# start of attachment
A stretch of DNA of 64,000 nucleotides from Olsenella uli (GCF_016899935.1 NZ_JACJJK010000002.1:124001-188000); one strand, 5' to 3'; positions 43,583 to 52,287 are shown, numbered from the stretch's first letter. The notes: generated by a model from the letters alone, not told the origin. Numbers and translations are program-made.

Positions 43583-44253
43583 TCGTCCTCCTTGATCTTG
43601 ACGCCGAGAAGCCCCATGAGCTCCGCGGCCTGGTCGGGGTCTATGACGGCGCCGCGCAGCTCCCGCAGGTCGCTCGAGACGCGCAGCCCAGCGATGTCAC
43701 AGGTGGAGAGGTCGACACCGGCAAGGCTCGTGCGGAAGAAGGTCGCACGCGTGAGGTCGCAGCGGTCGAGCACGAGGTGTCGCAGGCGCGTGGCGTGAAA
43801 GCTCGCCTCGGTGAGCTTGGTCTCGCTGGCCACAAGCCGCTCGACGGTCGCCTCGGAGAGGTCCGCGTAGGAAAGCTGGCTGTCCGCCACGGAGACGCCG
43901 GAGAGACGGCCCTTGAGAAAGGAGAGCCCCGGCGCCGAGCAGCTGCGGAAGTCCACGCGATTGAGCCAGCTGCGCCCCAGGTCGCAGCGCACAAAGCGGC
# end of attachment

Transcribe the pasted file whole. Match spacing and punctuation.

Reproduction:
A stretch of DNA of 64,000 nucleotides from Olsenella uli (GCF_016899935.1 NZ_JACJJK010000002.1:124001-188000); one strand, 5' to 3'; positions 43,583 to 52,287 are shown, numbered from the stretch's first letter. The notes: generated by a model from the letters alone, not told the origin. Numbers and translations are program-made.

Positions 43583-44253
43583 TCGTCCTCCTTGATCTTG
43601 ACGCCGAGAAGCCCCATGAGCTCCGCGGCCTGGTCGGGGTCTATGACGGCGCCGCGCAGCTCCCGCAGGTCGCTCGAGACGCGCAGCCCAGCGATGTCAC
43701 AGGTGGAGAGGTCGACACCGGCAAGGCTCGTGCGGAAGAAGGTCGCACGCGTGAGGTCGCAGCGGTCGAGCACGAGGTGTCGCAGGCGCGTGGCGTGAAA
43801 GCTCGCCTCGGTGAGCTTGGTCTCGCTGGCCACAAGCCGCTCGACGGTCGCCTCGGAGAGGTCCGCGTAGGAAAGCTGGCTGTCCGCCACGGAGACGCCG
43901 GAGAGACGGCCCTTGAGAAAGGAGAGCCCCGGCGCCGAGCAGCTGCGGAAGTCCACGCGATTGAGCCAGCTGCGCCCCAGGTCGCAGCGCACAAAGCGGC